Tuesday 20 September 2016

Book Review: Daisy's Gift by Claire Guest

Claire Guest was walking her dogs when Daisy, a fox red Labrador, nudged her breast insistently and stared up into her face with her big brown eyes. Sensing something was wrong, Claire visited her GP and soon found out she had a very deep – and difficult to diagnose – form of breast cancer. Daisy had saved her life, simply by smelling her cancer.

With her scientific background and deep love of dogs, Claire intuited that Daisy and her canine pals could save many more lives, and set up the charity Medical Detection Dogs. Though faced with many challenges, Claire and her dogs have proven to be a remarkable asset to cancer detection, and have changed the lives of many seriously ill people and their families.

I read Daisy's Gift as part of the Nonfiction Reading Challenge. I was drawn to this book because of my love of dogs, and I was intrigued by the idea of dogs being used to detect and help in the diagnosis of cancer.

Daisy's Gift is a fascinating read. I found Claire's enthusiasm for her work to be very inspiring. Claire has always had an affinity with all animals, but her passion for dogs and their unique abilities has influenced the trajectory of her life and career. Claire is one of those people who certainly have a destiny here on Earth; as she tells her story in Daisy's Gift, it is obvious Claire's life has brought her exactly where she needs to be - helping change the world with her charity Medical Detection Dogs.

It was no surprise to me to read that dogs have the ability to tune into their owners - I've witnessed in my own dog her special way of reading my emotions. But taking this idea a step further, Claire and her team are able to harness a dog's strong sense of smell - every disease has an odour - to train the dog to alert their owner to physiological changes. Claire not only trains dogs to detect cancer, but she also trains medical assistance dogs to live with those suffering from diabetes and other diseases. This work has allowed many people to live relatively normal lives, knowing that their constant dog companion is on guard at all times to help them manage their disease.

I admire Claire Guest. She has dedicated her life to helping develop the pioneering work of bio detection dogs. Her passion for her work is evident on every page of Daisy's Gift. It is clear Claire believes strongly in dogs and their abilities. Reading Claire's book has made me fall in love with dogs even more. They really are phenomenal animals, with a lot to teach us. With Claire and others like her working worldwide to train these dogs to use their innate capabilities, the human race is able to benefit even further from our close relationship to dogs. Not only is a dog a pet and companion, they can also save your life.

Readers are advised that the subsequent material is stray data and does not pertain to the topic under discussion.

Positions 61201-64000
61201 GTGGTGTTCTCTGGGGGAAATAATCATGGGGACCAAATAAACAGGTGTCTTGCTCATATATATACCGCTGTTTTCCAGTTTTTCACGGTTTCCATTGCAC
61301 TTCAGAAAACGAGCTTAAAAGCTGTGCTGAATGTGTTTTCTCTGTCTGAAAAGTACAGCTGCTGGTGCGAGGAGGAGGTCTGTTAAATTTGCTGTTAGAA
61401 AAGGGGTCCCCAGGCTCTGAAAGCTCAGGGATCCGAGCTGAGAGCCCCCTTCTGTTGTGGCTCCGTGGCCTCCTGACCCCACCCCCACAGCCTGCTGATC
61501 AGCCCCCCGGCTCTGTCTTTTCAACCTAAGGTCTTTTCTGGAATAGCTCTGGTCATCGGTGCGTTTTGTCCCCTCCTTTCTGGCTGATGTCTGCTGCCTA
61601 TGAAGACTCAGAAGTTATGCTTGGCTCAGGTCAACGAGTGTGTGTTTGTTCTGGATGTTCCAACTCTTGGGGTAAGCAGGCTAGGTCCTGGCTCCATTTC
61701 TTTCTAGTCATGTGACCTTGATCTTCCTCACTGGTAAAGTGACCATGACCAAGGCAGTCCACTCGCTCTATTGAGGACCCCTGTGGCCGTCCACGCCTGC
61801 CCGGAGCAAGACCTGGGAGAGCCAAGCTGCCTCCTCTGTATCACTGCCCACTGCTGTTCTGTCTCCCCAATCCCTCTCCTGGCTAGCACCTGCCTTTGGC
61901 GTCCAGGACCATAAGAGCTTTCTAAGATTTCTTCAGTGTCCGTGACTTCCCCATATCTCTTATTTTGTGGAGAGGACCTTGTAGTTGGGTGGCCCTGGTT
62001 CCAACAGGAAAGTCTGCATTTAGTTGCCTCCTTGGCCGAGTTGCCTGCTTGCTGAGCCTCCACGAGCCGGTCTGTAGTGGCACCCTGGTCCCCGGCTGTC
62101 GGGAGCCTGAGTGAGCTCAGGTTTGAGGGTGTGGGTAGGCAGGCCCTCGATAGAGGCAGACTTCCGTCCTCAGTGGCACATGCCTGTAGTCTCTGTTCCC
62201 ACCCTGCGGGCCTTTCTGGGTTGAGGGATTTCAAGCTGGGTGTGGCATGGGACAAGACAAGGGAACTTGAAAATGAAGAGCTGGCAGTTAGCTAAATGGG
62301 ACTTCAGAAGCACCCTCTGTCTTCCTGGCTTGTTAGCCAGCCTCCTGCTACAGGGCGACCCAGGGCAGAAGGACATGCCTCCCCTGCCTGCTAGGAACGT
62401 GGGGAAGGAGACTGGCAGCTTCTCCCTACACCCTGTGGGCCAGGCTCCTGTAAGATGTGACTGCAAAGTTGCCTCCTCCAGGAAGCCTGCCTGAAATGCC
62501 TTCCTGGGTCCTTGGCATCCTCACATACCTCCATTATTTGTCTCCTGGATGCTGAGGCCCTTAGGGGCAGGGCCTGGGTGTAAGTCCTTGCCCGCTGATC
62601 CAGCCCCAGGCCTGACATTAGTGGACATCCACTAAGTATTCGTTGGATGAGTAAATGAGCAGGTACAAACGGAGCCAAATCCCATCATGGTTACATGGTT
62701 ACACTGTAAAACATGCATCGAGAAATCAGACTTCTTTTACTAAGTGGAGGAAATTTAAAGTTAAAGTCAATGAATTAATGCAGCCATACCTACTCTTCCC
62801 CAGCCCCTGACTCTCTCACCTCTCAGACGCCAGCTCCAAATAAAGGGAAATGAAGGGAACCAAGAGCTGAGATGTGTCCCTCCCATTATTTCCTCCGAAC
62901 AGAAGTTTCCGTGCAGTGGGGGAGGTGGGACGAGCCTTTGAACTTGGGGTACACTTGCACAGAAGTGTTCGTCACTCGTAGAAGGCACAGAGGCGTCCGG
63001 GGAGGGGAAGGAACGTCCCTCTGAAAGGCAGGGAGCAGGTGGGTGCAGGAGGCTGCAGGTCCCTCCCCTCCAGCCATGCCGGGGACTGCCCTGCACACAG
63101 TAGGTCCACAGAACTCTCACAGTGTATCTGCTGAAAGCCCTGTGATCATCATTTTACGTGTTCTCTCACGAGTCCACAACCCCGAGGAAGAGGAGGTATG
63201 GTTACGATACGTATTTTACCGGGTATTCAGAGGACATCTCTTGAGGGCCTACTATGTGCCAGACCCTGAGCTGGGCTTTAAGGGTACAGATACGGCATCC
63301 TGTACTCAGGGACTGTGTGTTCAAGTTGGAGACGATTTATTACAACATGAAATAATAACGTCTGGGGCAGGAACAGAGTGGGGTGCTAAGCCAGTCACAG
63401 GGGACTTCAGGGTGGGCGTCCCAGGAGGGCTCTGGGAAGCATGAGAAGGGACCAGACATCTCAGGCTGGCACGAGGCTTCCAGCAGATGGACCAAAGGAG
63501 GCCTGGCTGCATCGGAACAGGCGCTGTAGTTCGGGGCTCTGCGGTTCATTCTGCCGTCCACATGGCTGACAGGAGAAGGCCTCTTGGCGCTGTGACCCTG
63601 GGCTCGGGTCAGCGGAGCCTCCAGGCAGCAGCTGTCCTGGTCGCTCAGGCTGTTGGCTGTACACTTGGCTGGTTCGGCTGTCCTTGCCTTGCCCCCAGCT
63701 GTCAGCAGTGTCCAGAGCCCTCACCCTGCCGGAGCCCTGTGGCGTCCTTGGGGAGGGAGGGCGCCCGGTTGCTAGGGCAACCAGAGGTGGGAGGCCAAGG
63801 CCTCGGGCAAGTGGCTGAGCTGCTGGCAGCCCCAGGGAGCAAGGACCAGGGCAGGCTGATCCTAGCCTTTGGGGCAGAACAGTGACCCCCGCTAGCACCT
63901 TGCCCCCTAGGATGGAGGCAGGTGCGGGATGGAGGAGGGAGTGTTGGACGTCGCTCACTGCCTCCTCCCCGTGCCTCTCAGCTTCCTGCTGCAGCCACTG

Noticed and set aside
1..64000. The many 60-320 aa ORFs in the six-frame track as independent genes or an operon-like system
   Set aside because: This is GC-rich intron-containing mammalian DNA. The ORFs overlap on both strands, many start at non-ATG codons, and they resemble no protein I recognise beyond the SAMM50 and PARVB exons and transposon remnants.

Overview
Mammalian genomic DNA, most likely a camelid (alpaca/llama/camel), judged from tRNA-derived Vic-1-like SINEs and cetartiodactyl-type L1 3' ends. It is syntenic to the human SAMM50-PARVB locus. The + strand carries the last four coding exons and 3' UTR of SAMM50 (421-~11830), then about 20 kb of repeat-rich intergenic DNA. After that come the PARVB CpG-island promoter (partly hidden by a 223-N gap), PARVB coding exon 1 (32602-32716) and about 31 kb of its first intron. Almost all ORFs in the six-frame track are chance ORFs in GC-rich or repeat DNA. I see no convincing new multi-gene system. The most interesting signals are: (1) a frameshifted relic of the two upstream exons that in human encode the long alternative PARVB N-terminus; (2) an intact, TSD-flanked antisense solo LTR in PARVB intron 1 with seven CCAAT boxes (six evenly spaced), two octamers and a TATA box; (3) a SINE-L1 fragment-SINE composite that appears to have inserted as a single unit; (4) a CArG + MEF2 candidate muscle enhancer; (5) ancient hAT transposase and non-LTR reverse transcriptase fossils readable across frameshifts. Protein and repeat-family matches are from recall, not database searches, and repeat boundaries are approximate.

Monday 5 September 2016

Book Review: The Wild Truth by Carine McCandless

The story of Chris McCandless, who gave away his savings, hitchhiked to Alaska, walked into the wilderness alone, and starved to death in 1992, fascinated not just New York Times bestselling author Jon Krakauer, but the rest of the nation too. Krakauer’s book and a Sean Penn film skyrocketed Chris McCandless to worldwide fame, but the real story of his life and his journey has not yet been told – until now.

Carine McCandless, Chris’s sister, featured in both the book and film, was the person with whom he had the closest bond, and who witnessed firsthand the dysfunctional and violent family dynamic that made Chris willing to embrace the harsh wilderness of Alaska. Growing up in the same troubled and volatile household that sent Chris on his fatal journey into the wild, Carine finally reveals the broader and deeper reality about life in the McCandless family.

I read The Wild Truth as part of the Nonfiction Reading Challenge 

I've always been drawn to the story of Chris McCandless. I admit to feeling conflicted about what he did - going into the wild without a map is such an idiotic and naive thing to do, but at the same time I can understand his sense of adventure and the desire to challenge himself. I've always felt annoyed by his story though - his death was so avoidable (if only he had a map!! He could have found another way out!) and unnecessary. And yet, because he died as he did, his life has become much larger than it may ever have had he survived the Alaskan wilderness. Chris has become an icon, a legend in his own right. Most people know his story and whether or not they agree or disagree with his actions, he has become a symbol of the wanderer spirit, the human desire to experience life to the full, to be present, away from the noise of modern society.